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Toxicological information

Health surveillance data

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Administrative data

health surveillance data
Type of information:
migrated information: read-across from supporting substance (structural analogue or surrogate)
Adequacy of study:
supporting study
Study period:
no data available
other: high
Rationale for reliability incl. deficiencies:
other: see 'Remark'
Well-documented study on respiratory symptoms and ventilatory function among workers exposed cement dust. Local effects in the respiratory tract following inhalation of lime dust are attributed to the alkaline reaction of lime in contact with water (in this case the humidity of mucous membranes). Addition of water to cement or Portland cement can raise the pH to values exceed 13, thus giving a more alkaline mixture than that from CaO and Ca(OH)2. Since pH change is the primary adverse effect leading to irritation of the mucosa and impaired ventilatory function, (Portland) cement can be used as a surrogate to predict effects and safe exposure levels for lime. The following additional information should be considered: (Portland) cement contains hexavalent chromium which is, however, not contained in lime at significant concentrations. Until the addition of ferrous sulphate became a common procedure, cement contained about 5-10 mg Cr(VI)/kg of cement; a content of 20 mg Cr(VI)/kg has also been reported . After the addition of ferrous sulphate, the level of Cr(VI) decreased to less than 2 mg/kg. This reasoning was also used by the Scientific Committee on Occupational Exposure Limits (SCOEL) in their recommendation occupational exposure limits for calcium oxide (CaO) and calcium hydroxide (Ca(OH)2) (see 7.5.3, Repeated dose toxicity: inhalation). The current paper was considered by SCOEL for establishing the STEL and the 8 h TWA OEL for lime, employing read-across from (Portland) cement to lime.
Reason / purpose for cross-reference:
reference to same study

Data source

Reference Type:
Respiratory symptoms and ventilatory function in workers exposed to portland cement dust
Fell, A.K.M.; et al.
Bibliographic source:
J. Occup. Environ. Med. 45, 1008-1014

Materials and methods

Study type:
health record from industry
Endpoint addressed:
repeated dose toxicity: inhalation
Test guideline
no guideline available
Principles of method if other than guideline:
Controlled cross-sectional study on respiratory system effects of Portland cement workers.
GLP compliance:

Test material

Constituent 1
Reference substance name:
Portland cement dust
Portland cement dust
Details on test material:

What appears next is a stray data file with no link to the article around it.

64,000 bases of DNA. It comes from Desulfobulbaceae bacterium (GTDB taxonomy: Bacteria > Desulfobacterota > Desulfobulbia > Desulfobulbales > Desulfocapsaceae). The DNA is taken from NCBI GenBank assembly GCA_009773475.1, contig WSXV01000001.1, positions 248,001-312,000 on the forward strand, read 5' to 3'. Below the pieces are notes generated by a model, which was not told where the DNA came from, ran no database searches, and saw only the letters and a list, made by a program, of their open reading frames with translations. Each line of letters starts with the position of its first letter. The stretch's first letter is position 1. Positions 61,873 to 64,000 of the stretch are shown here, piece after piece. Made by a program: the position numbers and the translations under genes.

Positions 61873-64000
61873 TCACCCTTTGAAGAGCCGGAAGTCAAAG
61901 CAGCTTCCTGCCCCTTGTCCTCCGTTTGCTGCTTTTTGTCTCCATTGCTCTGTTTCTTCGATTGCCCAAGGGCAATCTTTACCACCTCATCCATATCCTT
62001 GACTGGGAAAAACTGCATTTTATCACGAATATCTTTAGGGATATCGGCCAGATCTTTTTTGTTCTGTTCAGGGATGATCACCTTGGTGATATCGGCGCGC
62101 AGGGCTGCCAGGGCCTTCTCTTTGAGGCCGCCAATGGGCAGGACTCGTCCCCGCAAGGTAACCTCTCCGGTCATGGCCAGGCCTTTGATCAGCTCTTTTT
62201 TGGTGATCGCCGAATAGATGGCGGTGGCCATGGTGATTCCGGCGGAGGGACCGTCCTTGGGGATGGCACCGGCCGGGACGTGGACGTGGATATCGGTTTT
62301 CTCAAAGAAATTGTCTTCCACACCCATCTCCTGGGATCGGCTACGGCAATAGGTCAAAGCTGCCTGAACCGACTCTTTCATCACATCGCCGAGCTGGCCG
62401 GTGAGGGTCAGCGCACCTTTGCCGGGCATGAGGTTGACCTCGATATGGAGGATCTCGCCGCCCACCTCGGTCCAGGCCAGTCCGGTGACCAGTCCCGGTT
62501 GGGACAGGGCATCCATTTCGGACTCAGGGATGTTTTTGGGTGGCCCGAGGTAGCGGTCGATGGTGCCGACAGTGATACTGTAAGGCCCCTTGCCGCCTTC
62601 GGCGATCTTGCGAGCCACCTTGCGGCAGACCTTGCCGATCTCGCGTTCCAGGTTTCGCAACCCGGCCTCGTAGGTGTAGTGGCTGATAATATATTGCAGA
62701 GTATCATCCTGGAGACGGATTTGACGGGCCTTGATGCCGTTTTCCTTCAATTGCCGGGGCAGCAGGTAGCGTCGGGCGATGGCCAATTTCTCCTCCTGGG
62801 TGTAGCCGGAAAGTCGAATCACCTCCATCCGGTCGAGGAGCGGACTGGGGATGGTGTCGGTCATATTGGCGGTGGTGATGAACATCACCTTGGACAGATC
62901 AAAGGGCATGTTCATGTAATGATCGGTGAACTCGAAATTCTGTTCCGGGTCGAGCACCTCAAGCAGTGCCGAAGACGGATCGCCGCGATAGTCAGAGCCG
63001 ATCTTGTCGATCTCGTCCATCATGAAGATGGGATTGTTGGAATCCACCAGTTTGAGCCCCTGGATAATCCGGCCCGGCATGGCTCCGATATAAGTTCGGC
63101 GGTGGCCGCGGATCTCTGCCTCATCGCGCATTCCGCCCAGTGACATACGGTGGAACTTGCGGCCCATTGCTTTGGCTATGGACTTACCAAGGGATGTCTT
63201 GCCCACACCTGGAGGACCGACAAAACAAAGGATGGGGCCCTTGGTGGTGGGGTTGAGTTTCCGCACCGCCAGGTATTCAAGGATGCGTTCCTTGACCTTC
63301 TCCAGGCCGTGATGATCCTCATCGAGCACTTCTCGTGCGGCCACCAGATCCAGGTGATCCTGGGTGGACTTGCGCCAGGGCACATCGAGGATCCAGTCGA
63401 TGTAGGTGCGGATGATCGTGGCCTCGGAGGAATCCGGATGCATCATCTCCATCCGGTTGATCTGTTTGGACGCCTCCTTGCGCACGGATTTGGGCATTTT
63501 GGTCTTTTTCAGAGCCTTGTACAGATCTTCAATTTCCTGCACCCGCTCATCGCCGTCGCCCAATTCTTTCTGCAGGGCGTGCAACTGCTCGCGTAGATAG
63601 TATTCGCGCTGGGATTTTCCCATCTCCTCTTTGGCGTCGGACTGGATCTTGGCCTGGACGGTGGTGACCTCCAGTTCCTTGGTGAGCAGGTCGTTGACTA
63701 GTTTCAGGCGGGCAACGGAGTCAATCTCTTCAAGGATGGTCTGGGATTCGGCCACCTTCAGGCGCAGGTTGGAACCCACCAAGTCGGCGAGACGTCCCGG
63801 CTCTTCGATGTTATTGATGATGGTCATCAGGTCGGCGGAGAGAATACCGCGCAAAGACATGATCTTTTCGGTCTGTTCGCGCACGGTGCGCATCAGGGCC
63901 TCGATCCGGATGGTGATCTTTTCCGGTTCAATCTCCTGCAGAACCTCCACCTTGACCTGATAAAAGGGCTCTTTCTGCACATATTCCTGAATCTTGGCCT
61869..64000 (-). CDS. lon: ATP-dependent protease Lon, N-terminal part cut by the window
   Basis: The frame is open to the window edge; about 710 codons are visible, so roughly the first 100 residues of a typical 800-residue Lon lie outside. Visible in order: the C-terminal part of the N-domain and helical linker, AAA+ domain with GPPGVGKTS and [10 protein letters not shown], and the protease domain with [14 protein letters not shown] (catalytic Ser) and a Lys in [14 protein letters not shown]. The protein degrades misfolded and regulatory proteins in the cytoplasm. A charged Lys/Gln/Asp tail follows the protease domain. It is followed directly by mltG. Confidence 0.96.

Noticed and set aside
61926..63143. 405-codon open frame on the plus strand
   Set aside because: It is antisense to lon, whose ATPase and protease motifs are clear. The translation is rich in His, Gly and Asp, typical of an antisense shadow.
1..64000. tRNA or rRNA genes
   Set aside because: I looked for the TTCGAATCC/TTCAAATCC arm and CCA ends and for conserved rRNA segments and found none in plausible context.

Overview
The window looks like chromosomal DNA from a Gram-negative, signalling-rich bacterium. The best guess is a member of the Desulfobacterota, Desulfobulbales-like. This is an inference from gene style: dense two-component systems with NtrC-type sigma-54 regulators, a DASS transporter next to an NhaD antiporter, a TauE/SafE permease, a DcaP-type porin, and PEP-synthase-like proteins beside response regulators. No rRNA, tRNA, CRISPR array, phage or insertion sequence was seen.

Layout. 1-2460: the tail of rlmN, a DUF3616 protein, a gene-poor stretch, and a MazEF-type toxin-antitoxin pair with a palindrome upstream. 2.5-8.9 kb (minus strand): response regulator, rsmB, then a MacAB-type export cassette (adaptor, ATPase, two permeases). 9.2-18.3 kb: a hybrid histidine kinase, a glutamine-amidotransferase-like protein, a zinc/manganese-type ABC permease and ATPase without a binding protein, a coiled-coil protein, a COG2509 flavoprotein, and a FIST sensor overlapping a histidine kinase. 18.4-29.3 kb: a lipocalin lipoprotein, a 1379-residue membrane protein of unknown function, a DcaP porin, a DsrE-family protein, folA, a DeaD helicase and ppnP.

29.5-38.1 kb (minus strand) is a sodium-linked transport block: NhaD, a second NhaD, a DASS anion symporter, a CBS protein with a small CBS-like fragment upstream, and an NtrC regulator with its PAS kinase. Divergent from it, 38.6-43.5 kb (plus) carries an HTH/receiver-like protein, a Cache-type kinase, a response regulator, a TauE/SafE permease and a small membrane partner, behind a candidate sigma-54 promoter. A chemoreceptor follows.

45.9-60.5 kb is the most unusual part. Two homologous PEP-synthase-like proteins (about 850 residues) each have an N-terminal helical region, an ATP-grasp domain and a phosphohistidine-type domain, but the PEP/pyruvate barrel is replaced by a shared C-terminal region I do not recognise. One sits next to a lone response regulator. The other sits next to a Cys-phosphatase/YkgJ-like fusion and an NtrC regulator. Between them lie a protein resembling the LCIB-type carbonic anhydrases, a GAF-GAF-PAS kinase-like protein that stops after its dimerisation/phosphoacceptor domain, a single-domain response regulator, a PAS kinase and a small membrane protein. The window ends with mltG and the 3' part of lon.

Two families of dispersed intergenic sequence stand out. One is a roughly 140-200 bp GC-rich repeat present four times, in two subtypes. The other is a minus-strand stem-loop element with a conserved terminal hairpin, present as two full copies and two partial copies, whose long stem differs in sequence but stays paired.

- Name of test material (as cited in study report): Portland cement dust (mixture of 60-67 % CaO, 17-25 % silicon oxide, 3-8 % aluminium trioxide, 0-5 % ferric oxide); aerodynamic diameter = 0.05-5 µm
No further details are given.


Type of population:
Ethical approval:
not specified
Details on study design:
The cohort for analysis consisted of 119 male workers from the largest cement plant in Norway and 50 workers from a nearby control plant, born 1918 to 1938. The mean age was 69.3 ± 5.8 and 68.8 ± 5.7 years for the exposed workers and control subjects, respectively. The mean duration of cement exposure was 21.8 ± 13.8 years.
In 1999, 20 person-related dust measurements were conducted. Mean concentration for total dust was 7.9 mg/m³ (SD = 12.9) and for respirable dust 0.91 mg/m³ (SD = 0.55). Ranges were 0.4 to 53.7 and 0.0 to 2.3, respectively.
All workers performed spirometry and gave information on respiratory symptoms in 1998 and 1999. Information on the occupational history and smoking profile for each subject was obtained by an investigator.
The forced vital capacity (FCV), forced expiratory volume in 1 sec (FEV1), and ratio of forced expiratory volume to vital capacity (FEV1/FVC) were measured. Data were analysed by multiple linear regression with adjustments for the predictors: age, height, and life-dose of tobacco and asbestos exposure.

Results and discussion

The prevalence of symptoms (cough, phlegm, different kinds of dyspnoea, wheezing, and upper airway infections) and mean pulmonary function indices were similar for exposed workers and controls. There was no dose-related increase in symptoms or decrease in lung function indices.
The prevalence of chronic obstructive pulmonary disease (COPD) was 14.3 % in the exposed group and 14.0 % among the controls.

Applicant's summary and conclusion

The findings do not support the hypothesis that cement dust exposure has a negative impact on lung function or gives an increase in respiratory symptoms.
This study was used by SCOEL for establishing OELs for lime dust. Data on Portland cement as a surrogate were used as supportive information, based on the reasoning of similar pH, being the causative factor for respiratory effects in both lime and Portland cement dust, and overlap in substantial composition.